Students in Carbonneau and Fournier’s classes are encouraged to submit song nominations, but they also consult colleagues in the American Association for Teachers of French (AATF) and social media groups for input. Carbonneau and Fournier carefully screen song lyrics and videos for age- and school-appropriateness, with a focus on promote diversity, inclusion, and tolerance. Last year they partnered with FluentKey, an educational media company out of California, who created interactive quizzes and games based on the “Manie Musicale” video playlist to add even more fun and competition to the event. This year they added a logo designed by a fan and fellow French teacher who uses “Manie Musicale” in her own classes.
There are many teachers who do “Manie Musicale” on their own, but the impact made by this duo and the collaborative following is music to many students’ and teachers’ ears.
Boothbay Region High School will receive $84,000 in science, technology, engineering, arts and mathematics (STEAM) equipment thanks to a generous donation from Paul Coulombe through Boothbay Region Education Foundation.
“What is exciting about STEAM education that is allows multiple pathways and cross disciplinary opportunities for students to engage and enjoy learning, while building on their individual strengths and learning styles,” said Boothbay Region High School Principal Tricia Campbell.
“Thanks to the incredibly generous gift from Paul and Giselaine Coulombe our students will have access to cutting-edge equipment and tools! A STEAM educational program will help to ensure the development of competencies for today’s global workplace. We hope to build and expand programs to include community-based projects and a professional/educational collaborative in the Boothbay Region,” added Campbell.
Information for this article was provided by Boothbay Region High School as part of the Maine Schools Sharing Success Campaign. To submit a story or an idea, email it to Rachel at email@example.com.
With only a year of teaching experience under his belt, Hall-Dale music educator David Morris has been adapting his music education program to ensure that students can learn, practice, and perform music all year long, despite COVID-19 restrictions this year.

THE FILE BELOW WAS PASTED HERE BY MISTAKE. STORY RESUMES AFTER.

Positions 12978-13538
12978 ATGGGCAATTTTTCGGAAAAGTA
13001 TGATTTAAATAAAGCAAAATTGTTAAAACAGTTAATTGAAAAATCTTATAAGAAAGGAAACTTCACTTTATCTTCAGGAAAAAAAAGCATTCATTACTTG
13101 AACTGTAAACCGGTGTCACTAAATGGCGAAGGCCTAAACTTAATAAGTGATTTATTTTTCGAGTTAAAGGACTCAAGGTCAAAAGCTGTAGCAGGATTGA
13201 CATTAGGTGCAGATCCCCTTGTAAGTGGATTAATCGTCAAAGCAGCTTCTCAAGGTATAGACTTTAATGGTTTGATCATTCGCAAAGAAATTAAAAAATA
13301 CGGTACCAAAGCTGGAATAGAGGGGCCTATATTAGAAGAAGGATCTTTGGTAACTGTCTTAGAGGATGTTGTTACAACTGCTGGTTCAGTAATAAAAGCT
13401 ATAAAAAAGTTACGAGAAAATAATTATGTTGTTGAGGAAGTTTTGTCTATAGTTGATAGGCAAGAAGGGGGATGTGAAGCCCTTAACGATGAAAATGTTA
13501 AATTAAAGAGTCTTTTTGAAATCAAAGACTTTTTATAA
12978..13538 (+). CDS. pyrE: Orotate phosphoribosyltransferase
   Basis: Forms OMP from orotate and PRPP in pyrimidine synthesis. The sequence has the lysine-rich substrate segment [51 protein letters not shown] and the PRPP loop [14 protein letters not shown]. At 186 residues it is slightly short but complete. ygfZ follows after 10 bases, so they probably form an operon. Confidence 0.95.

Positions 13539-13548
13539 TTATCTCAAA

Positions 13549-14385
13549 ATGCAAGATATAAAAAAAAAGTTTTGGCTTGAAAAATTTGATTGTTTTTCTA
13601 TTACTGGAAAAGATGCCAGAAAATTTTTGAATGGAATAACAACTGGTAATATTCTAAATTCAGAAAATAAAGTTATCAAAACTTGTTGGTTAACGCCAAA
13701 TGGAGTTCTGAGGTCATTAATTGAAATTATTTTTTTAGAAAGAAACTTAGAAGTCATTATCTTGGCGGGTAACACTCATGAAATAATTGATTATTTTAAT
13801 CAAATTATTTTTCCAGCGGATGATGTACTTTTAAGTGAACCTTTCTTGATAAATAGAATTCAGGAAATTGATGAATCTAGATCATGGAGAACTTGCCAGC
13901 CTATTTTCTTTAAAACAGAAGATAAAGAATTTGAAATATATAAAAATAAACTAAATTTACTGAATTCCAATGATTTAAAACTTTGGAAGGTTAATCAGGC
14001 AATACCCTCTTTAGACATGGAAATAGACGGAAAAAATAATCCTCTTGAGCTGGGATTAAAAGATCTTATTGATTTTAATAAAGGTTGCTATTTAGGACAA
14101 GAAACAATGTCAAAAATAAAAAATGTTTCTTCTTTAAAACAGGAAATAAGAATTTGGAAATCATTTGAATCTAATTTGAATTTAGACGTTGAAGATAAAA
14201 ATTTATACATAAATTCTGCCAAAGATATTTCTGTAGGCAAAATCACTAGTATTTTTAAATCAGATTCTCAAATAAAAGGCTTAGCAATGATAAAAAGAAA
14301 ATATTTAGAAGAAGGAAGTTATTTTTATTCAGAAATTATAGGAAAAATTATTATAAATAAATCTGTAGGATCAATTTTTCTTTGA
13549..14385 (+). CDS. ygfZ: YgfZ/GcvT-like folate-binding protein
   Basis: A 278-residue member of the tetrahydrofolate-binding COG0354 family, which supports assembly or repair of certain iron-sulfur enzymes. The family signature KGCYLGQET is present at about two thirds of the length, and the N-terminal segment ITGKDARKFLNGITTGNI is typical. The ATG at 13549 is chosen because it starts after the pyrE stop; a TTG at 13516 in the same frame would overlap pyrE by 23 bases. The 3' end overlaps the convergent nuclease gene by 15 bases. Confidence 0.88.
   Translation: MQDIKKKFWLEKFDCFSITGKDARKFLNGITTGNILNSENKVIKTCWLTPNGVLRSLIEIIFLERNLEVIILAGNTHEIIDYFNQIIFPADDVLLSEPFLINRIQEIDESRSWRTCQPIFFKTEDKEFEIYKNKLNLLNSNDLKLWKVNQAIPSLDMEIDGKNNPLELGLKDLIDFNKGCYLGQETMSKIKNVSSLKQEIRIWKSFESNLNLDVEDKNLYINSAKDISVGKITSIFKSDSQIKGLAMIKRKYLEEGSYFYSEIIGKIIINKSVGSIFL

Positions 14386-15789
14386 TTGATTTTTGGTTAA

More recently, David arranged an outdoor concert so that his students could safely perform, both vocally and with instruments, all the while David conducted and recorded the concert so that the entire community could hear and enjoy their hard work from the first semester.
“With the sun in their eyes and the wind in their mics, they filled my heart with their music,” said Dr. Freed.
In addition to COVID-19 restrictions on schools this year, and tackling the early part of a career in education during a global pandemic, Morris also took on both the middle school and the high school music education program until a replacement arrived in December to fill the position of a long-time music educator who recently retired.
“He is a gift to the Hall-Dale Middle/High School community,” added Dr. Freed.
Information for this story was provided by Hall-Dale Middle/High School as part of the Maine Schools Sharing Success Campaign. To submit a story or an idea, email it to Rachel at firstname.lastname@example.org.
The Fenway Bowl has named several outstanding people in the field of education in New England, and we are proud to say that 6 Maine educators have made the list!
In partnership with Cross Insurance, Samuel Adams, and Boston Globe Media, Fenway Bowl checked in with schools and associations across New England seeking the names and stories of educators, college professors, school administrators and staff members who are making a big impact in their community.
Congratulations to the 6 educators in Maine who were named as part of this wonderful recognition:
Walton Elementary School, Auburn, ME
NBCT, 5th grade teacher
Oxford Elementary School
Atwood Primary School
Dr. Flynn Ross
Chair, Teacher Education Dept.
University of Southern Maine
Grade 2 teacher
St. George School
A huge THANK YOU to all of Maine’s educators, administrators, and staff members who work hard everyday to ensure that students and communities throughout Maine have support, resources, and opportunities to learn and grow. The Maine Department of Education appreciates everything that you do!